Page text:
Effective Leaders are Specific

“Hey, Tom, if you could get some of those account reviews done by Thursday, that’d be great.”

Sometimes to sound “nice”, we make requests like the one above.

It’s casual (good), general (bad), with a deadline (good), but without a specific request (bad) or a way to measure (very bad).

The result can descend into icky-ness. Picture this situation:

Tom’s boss (Jill) really wants 10 account reviews (out of 20 total) done by Friday, so she can jump on them right away Monday.

Jill assumes Tom knows that she wants to take action on these by the end of the month, which is only two weeks away.

She requested for Tom to do “some of those account reviews” by Thursday, because she thought that by being vague, they might get done late.

Jill thinks to herself: ‘If I were in Tom’s shoes, I’d know that I ought to have half of them done on Thursday.’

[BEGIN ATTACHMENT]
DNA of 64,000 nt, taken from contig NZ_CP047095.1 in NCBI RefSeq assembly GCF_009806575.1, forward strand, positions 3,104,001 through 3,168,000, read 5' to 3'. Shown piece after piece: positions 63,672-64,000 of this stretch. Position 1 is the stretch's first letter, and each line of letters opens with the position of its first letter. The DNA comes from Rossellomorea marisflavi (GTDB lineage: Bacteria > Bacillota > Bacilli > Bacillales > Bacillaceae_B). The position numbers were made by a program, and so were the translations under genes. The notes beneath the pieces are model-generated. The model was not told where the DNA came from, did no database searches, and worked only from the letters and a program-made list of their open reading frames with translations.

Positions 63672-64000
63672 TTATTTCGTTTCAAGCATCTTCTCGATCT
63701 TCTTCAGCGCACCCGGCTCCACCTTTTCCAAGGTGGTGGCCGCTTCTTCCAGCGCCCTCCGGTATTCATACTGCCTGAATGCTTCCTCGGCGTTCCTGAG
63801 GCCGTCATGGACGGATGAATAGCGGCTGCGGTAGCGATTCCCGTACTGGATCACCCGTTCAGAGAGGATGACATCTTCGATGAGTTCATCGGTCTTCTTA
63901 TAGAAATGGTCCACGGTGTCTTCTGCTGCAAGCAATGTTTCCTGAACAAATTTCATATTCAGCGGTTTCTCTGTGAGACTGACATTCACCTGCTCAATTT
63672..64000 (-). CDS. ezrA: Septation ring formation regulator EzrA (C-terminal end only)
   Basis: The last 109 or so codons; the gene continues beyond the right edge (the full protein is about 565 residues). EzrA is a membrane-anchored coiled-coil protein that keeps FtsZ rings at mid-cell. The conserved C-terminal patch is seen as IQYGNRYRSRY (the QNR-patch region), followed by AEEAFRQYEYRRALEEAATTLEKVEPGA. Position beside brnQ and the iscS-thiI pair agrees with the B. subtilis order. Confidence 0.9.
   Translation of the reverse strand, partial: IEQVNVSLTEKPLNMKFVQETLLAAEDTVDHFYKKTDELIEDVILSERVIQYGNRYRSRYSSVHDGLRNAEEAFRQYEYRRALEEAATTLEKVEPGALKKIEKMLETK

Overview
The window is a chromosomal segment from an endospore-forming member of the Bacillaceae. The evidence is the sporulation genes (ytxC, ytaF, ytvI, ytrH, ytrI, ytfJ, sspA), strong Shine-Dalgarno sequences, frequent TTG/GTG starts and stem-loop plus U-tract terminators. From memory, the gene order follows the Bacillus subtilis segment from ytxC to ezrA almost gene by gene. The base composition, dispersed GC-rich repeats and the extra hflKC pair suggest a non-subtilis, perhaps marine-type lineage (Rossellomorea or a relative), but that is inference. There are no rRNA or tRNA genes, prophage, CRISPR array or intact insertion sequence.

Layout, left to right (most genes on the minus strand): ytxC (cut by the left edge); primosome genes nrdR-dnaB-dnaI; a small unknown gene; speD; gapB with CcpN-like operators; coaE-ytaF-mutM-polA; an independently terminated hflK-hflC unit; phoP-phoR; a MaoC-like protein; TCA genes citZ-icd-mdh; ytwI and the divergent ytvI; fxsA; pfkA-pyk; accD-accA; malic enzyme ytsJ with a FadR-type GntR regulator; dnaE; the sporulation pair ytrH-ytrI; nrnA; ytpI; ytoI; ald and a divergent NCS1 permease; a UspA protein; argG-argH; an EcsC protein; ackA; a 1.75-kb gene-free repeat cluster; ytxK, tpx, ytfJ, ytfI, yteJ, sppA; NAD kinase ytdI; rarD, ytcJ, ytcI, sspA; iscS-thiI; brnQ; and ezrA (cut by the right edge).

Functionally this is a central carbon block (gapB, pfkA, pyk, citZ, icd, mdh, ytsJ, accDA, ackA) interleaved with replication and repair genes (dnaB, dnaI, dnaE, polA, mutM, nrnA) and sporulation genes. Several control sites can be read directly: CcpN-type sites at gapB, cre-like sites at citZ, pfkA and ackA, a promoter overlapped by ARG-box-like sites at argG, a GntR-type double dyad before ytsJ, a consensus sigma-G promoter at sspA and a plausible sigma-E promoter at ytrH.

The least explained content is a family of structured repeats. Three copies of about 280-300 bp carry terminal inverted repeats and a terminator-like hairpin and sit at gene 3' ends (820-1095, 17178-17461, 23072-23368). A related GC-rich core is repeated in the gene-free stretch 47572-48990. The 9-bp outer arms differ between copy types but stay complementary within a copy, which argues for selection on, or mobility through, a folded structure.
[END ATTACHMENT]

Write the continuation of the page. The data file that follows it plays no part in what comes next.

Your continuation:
Thursday comes around, and Jill is too afraid to ask Tom for the reviews. Tom also doesn’t volunteer anything.

Friday arrives, and Jill asks “So, I was wondering if, um, you got any of those account reviews done?”

Tom: “Well, yeah, I did two.”

Jill: “Two!?! But, but…” She’s very very frustrated now. “But I asked so nicely!!!”

Tom is put off by Jill’s sudden passive-aggressive obvious frustration.

Tension ensues. And endures.

How can we still sound nice (good), casual (good), offer a deadline (good), and get better results (very good)?

By being specific, and making a full request for what we want.

Try simply using the phrase “Will you please…” It gives people a choice, theoretically, but you won’t hear “no” very often.

Instead of the above, picture this situation occurring:

Jill: “Hey, Tom, we need to get 20 accounts reviewed before next month. Will you please make time to get 10 account reviews done by Friday?”

Tom: “Yikes, 10? Yeah, alright.”

Jill: “Do you need anything from me to help make it happen?”

Tom: “Well, since you asked, would you pick the 10?”

Jill: “Sure. :)”

It’s all still nice, casual, and with a deadline.

But – two little additions make all the difference: specificity, and a clear request.

Bonus: “Is there anything you need from me?” thrown in equals an extra measure of support.

Kindly, casually, make specific (very specific) requests, and see what happens!

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